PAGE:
A mom whose Christmas dinner consists of eight dates and half a melon has extolled the virtues of the fruit-only diet she has followed for 27 years. She says she never gets hungry, and even gives the same raw food to her children.
Thinking nothing of taking her own food to restaurants, Anne Osborne, 52, of Glass House Mountains, Queensland, Australia – who raised her sons, Camlo, 27, and Cappi, 14, on just fruit – matches her friends’ three course meals, when dining out, by having a portion of melon as her appetizer, entree, and dessert.
Insisting her diet is not boring, Anne, who is a fruit festival director, and who munches a mango or half a melon for breakfast (150-200 cals appx), before snacking on four bananas mid-morning (400 cals appx), lunching on an avocado (400 cals appx) and eating two mangos for dinner (300 cals appx) said:
“What could be better than gorgeous fruit?”
“I feel healthy and energetic on this diet. I love being a fruitarian.
“People ask, ‘Don’t you get sick of all that fruit?’ but there’s just so much fruit on offer, I never could. If I have some gorgeous fruit, I can’t think of anything I’d like better.”
A vegan until 1991, Anne, whose railway worker partner James Louk, 52, enjoys fruit, but eats other food, too, said she tried an all-fruit diet for her “health and well-being,” after having her eldest son, and has never looked back.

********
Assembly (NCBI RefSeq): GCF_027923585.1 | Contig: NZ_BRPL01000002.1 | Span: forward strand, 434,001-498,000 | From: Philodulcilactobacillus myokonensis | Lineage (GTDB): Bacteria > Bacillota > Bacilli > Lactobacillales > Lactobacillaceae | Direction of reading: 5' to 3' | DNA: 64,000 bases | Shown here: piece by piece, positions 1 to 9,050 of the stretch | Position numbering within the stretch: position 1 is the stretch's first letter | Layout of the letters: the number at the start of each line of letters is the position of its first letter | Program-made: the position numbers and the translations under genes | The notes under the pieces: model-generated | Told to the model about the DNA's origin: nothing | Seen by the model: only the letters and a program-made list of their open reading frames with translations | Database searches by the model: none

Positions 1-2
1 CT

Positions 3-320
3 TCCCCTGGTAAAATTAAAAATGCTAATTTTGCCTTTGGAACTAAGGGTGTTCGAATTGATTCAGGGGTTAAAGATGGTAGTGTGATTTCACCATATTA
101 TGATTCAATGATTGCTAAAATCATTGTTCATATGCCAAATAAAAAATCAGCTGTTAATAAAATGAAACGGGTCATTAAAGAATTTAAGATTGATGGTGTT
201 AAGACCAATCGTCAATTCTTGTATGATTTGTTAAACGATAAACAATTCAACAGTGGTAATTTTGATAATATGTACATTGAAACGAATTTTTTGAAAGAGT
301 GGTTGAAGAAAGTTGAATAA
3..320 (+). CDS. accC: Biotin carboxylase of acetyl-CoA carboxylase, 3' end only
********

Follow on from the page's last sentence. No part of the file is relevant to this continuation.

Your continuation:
“I believe we are all frugivores – animals that thrive mostly on raw fruit, succulent fruit-like vegetables, roots, shoots, nuts and seeds – and it makes total sense to me to only eat fruit,” Anne, who is originally from Leicester, said.
“It’s what my body craves.
“When you first transfer over to a fruit diet you don’t feel full in the same way as you do when eating regular food, but it has to be sustainable and now I don’t feel the hunger. ”
Anne, who works remotely for The Woodstock Fruit Festival, based in New York, USA, spends $200 a week on her fruit supply.
While she admits that some some people would feel strong hunger pangs by mid-morning following a diet like hers, Anne claims eating good quality fruit means this does not happen in her case.
“You have to get your macro-nutrients – carbohydrates, proteins and fats – and micro-nutrients – vitamins, minerals and anti-oxidants – and you get these through good quality fruit. If you want to follow a fruit only diet, it has to be good stuff, be that organic, or foraged and grown in good quality soil.”
To wash down the fruit, Anne, who does not consume alcohol, only drinks juiced oranges or still water, saving sparkling water for special occasions, like a birthday or Christmas toast.
And, even when those around her are tucking into slap-up meat and veg meals, she claims never to feel self-conscious nibbling on fruit.
“I have never found social situations to be an issue. If I’m going to a restaurant, I will either order ahead and make sure I have a fruit platter, or I’ll take my own fruit and ask them to bring it out on a plate when everyone else is eating.”